MOULTRIE -- When veteran teacher Trudie Hill retired this spring from Colquitt County High School, she didn't want to walk away from helping children.

That's why she has taken a seat on the school board left empty a month ago by the death of District 1 representative Stine George.

"I love teaching children and working with them," she said, stressing she also wants to serve the community.

Hill had a 35-year career in teaching. A retired teacher has good insight into teachers' issues and concerns, she said. Hill's focus is to improve student achievement and attract more qualified teachers while ensuring diversity in proportion to the student population.

"We want our students to be able to compete in the work force and in the society in which they are planning to live," she said. "We're losing a lot of teachers. We're losing a lot of black teachers. Some are retiring. Some are moving."

More parental participation is paramount, Hill said.

"When we have had open house in the past. There hasn't been such a great turnout across the racial/economic lines, so we want to try and encourage that this time," she said.

Hill taught English within the regular education program and later entered the "Special Education Program" where she taught language arts as well as other diciplines. She was head of the Special Education Department for about 14 years.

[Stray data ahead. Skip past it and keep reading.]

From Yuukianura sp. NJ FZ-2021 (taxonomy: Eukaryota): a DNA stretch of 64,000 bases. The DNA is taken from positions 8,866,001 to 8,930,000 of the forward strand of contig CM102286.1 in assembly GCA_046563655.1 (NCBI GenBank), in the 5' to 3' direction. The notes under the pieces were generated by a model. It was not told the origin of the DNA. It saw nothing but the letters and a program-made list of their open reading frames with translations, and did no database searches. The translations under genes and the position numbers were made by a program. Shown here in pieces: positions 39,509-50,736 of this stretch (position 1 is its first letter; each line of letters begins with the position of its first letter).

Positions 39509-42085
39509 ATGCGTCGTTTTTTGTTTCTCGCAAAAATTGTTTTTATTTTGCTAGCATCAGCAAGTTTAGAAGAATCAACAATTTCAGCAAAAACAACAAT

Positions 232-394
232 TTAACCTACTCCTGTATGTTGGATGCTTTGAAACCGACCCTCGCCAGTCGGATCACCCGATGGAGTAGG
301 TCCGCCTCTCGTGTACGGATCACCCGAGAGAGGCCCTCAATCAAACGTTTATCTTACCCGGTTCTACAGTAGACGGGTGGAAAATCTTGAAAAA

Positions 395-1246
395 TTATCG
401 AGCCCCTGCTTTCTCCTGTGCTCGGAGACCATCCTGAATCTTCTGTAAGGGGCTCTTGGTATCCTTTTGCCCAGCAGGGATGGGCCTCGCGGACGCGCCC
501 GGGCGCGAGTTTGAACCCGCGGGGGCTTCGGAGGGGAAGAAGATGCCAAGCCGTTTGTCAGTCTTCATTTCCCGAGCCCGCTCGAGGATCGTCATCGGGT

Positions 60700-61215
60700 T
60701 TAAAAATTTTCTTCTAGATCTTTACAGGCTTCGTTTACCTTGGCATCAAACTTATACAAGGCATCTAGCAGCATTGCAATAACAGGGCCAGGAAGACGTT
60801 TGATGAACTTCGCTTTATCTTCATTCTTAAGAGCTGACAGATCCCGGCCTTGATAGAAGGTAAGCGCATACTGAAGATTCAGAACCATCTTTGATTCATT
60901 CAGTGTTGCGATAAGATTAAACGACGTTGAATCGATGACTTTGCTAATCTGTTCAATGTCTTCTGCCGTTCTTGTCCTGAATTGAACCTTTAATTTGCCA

During the summer program, she has taught 10th grade regular classes and, periodically, college-prep English.

Hill was named "Teacher of the Month" twice, and three times she was nominated for "Distinguished Outstanding Teachers of America."

She has served on the state advisory board for Teacher Certification test, which was Project Success sponsored by Georgia State University.

She attended Albany State College and received a bachelor's degree in English. She obtained certification at Valdosta State University to teach mentally retarded students. She received and currently holds state certification in data collection.

Hill is a member of Grant Chapel African Methodist Episcopal Church of Moultrie, where she currently is serving as a steward and is a former director of Christian education.

The board ratified a special election for the vacant seat to be held during the November general election. Hill intends to qualify for that seat. Three other board terms are ending this year. Two seats are contested races. For District 2, Democrat Jerry Meister, chairman of the Colquitt County Schools Board of Education, is opposed by Republican James A. Robinson, a self-employed electrician from Ellenton.

Past-chairman Gerry Webb chose not to run again for District 3. Three candidates are vying for that seat: Democrat Leland R. Dampier Jr., 52, retired Colquitt County Schools Administrative Assistant for Facilities, retired principal of Sunset Elementary School Jimmy Taylor, 62, also a Democrat,

and Republican David R. Tyndall, 42, partner in a general legal practice in Moultrie and vice president of a commercial real estate development company.

Debra Hampton qualified for District 6 without opposition.



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